Two contracts govern McGowan's relationship with Cardinal. The first is the “Exclusive Freight Sales Agency Agreement” and the second is titled “Independent Contractor Agreement.” The substance of the first governs McGowan's rights and duties as a sales agent. The second governs Cardinal's lease of McGowan's trucks to deliver the shipments arranged by McGowan under the sales agent agreement. A review of the sales agent agreement reveals Cardinal exerted significant control over McGowan's operation. Although the contract itself is quite short, the contract incorporates the “Cardinal Agent's Policy Manual”-a tome-like document that touches on every aspect of an agent's business. See Cardinal Agent's Policy Manual 1-97. The Manual requires, among other things, every customer to go through a credit check and meet standards set by Cardinal, and that all shipping rates negotiated by the sales agent be reviewed by Cardinal. Id. 1, 4-5. These two requirements give Cardinal, at the very least, veto power over the primary functions of the sales agent-soliciting customers and negotiating shipping rates. The Manual goes on, however. Shipping contracts are only completed once Cardinal provides a finalized contract to the agent. Id. 5. Billing is also largely handled by Cardinal. Id. 14. Cardinal issues invoices to shippers for each load moved, sends a report to agents twice a month informing them of outstanding invoices, and sends statements to each customer with an open invoice. Id.

         The sales agent agreement further supports an inference of control. Most notably, the contract contains a non-compete clause, barring the sales agent from working with a customer or competitor of Cardinal as a sales agent for one year. Exclusive Freight Sales Agency Agreement 3. The contract also states that any money collected by the sales agent is the sole property of Cardinal until Cardinal remits to the sales agent his or her commission. Id. 1-2. The agreement bars the sales agent from shipping any freight on any carrier except Cardinal unless he or she receives Cardinal's express written permission. Id. 1. It also bears repeating that McGowan was an exclusive sales agent, meaning he worked solely for Cardinal. Id.

         The Independent Contractor Agreement, despite its name, further supports an inference of Cardinal's meaningful control over the process of shipping loads placed with McGowan. The lessor, in this case McGowan, could only hire drivers that complied with certain qualifications, including a particular driver ranking on “CSA2010.” Id. ¶ 5(b)(viii). McGowan was further required to purchase and maintain at least $500, 000 of public liability and property damage insurance as well as an insurance policy covering collision, fire, theft, or other catastrophes. Id. ¶ 6(e). McGowan was also required to file with Cardinal all log sheets, physical examination certificates, and accident reports and keep a copy of the contract in the truck at all times. Independent Contractor Agreement ¶ 5(a)(ii)-(iii). McGowan testified in his deposition that his drivers were required to contact Cardinal dispatch daily to inform Cardinal of their progress. McGowan Dep. 68. All of McGowan's trucking business was through Cardinal. McGowan Dep. 61.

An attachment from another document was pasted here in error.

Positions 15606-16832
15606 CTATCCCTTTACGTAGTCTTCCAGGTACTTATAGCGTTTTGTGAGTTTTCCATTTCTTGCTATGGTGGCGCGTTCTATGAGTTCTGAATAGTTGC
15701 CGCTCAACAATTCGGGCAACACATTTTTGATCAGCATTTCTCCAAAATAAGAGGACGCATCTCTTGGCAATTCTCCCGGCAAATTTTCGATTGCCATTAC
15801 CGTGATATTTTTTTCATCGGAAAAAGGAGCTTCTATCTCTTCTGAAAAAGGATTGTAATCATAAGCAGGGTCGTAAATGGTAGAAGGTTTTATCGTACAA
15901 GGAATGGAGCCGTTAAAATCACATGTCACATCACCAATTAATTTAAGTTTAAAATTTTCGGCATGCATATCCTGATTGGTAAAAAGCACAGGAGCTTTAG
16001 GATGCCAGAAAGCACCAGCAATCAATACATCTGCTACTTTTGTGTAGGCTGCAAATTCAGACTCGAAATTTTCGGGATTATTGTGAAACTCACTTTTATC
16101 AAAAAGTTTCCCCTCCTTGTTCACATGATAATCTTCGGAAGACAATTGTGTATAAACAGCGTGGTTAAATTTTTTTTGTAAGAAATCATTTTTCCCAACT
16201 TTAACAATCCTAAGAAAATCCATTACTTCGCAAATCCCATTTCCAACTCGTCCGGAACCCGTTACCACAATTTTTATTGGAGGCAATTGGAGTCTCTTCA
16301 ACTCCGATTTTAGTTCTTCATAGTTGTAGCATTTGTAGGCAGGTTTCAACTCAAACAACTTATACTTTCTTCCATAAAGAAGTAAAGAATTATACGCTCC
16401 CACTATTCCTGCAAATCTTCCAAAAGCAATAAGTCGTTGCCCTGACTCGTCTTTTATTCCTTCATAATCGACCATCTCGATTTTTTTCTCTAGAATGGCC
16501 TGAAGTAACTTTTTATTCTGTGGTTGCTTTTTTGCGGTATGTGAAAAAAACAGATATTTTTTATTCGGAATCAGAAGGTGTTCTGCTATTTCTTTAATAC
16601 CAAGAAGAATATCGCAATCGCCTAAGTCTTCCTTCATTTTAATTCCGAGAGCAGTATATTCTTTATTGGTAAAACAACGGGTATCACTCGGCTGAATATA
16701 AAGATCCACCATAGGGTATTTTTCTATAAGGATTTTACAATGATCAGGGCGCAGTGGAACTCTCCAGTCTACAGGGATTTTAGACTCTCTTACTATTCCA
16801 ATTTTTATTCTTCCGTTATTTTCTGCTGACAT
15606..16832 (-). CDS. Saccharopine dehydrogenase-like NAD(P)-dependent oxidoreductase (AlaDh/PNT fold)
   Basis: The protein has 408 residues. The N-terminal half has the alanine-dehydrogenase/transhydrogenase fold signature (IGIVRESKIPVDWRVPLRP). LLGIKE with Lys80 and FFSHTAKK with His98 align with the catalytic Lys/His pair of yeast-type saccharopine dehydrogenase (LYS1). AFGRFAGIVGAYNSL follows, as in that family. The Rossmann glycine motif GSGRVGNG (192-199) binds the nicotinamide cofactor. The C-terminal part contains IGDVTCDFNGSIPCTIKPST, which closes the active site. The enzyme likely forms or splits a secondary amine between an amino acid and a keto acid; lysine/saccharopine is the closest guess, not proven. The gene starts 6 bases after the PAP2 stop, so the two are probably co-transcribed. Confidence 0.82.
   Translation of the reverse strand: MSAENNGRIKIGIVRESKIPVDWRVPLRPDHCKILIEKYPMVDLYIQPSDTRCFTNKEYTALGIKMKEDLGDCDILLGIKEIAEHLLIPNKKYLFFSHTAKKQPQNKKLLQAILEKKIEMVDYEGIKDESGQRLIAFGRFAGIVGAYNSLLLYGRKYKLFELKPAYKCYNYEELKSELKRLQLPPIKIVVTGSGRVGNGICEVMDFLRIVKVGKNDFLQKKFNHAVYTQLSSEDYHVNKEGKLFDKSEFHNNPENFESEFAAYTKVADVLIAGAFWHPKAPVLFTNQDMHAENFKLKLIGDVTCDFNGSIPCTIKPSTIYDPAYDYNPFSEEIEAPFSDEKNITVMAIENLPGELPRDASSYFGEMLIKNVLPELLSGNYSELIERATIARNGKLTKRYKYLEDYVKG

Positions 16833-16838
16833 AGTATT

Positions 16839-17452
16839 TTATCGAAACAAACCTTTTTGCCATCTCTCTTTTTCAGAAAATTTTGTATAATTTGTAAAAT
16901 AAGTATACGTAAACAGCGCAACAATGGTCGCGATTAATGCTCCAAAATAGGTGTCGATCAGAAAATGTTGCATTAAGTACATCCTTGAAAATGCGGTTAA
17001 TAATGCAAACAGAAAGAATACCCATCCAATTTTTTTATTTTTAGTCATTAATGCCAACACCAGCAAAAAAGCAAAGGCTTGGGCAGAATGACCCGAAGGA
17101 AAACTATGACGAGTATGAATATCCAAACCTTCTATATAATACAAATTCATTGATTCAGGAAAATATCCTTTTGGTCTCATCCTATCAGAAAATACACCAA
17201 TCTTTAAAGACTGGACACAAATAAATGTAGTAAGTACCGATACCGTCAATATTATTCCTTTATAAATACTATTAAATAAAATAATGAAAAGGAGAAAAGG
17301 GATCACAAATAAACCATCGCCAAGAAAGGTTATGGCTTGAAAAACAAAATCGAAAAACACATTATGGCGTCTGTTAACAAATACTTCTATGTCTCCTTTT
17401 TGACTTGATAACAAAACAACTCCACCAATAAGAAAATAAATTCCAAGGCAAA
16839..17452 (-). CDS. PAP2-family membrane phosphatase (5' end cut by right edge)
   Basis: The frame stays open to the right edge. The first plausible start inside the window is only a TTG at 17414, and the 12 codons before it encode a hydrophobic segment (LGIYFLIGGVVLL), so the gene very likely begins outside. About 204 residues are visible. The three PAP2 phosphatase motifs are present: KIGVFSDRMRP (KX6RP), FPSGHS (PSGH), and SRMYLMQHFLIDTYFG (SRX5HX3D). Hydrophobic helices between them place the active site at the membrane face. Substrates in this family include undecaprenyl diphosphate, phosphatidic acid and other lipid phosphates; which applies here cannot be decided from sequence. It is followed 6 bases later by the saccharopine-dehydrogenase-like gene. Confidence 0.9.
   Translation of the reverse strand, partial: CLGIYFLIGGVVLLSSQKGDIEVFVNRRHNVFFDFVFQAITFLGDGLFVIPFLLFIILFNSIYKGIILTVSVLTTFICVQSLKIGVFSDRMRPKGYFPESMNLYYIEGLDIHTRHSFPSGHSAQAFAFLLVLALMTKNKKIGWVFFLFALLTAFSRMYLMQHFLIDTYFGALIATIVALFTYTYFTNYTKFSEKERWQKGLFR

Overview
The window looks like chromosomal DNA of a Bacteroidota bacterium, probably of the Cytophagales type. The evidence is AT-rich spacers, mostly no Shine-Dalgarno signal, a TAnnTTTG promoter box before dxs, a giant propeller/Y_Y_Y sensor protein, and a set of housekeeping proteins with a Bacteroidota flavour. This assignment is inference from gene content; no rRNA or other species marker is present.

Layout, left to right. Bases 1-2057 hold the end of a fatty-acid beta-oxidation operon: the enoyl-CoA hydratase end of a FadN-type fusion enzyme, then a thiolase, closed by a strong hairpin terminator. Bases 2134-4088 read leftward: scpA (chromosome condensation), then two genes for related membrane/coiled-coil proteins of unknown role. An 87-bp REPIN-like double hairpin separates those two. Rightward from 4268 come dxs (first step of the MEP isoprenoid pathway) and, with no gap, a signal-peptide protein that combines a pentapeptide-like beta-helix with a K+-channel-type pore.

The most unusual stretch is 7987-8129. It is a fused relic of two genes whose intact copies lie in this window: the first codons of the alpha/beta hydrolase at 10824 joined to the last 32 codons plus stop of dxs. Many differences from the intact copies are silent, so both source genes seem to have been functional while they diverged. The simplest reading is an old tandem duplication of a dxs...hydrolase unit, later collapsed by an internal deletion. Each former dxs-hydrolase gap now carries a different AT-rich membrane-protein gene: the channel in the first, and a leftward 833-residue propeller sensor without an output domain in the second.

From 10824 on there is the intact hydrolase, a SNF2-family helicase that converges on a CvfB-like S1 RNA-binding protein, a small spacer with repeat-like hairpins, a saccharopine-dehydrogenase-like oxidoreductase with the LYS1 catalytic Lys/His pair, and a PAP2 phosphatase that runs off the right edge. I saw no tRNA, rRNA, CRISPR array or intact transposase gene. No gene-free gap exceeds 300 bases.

Taken together, McGowan's business with Cardinal stretched from soliciting customers and negotiating shipping rates to leasing his trucks to Cardinal and finding drivers to deliver the shipment to its destination. At each of these stages, however, Cardinal had the power to exercise meaningful control over McGowan's business. Cardinal had the power to review potential customers and the rates negotiated with McGowan. Cardinal provided McGowan with forms and advice on how best to conduct his sales agent business, collected shipping fees, paid McGowan his commission, and reminded customers of their outstanding balances. Cardinal further required all drivers to meet certain qualifications, checked up on them daily, imposed insurance requirements on McGowan, and set reporting requirements on a range of information.

         While both McGowan and Cardinal's owner testified that they understood their relationship to be that of an independent contractor, their characterization of the relationship is not determinative. Zirkle, 585 S.E.2d 23. Neither are the labels used for the parties in their agreements. Id. The provisions of the agreements and other testimony from McGowan support a reasonable inference that McGowan was an employee of Cardinal and thus Cardinal could be subject to vicarious liability for the negligent acts of McGowan.[1]

         b. Scope of Employment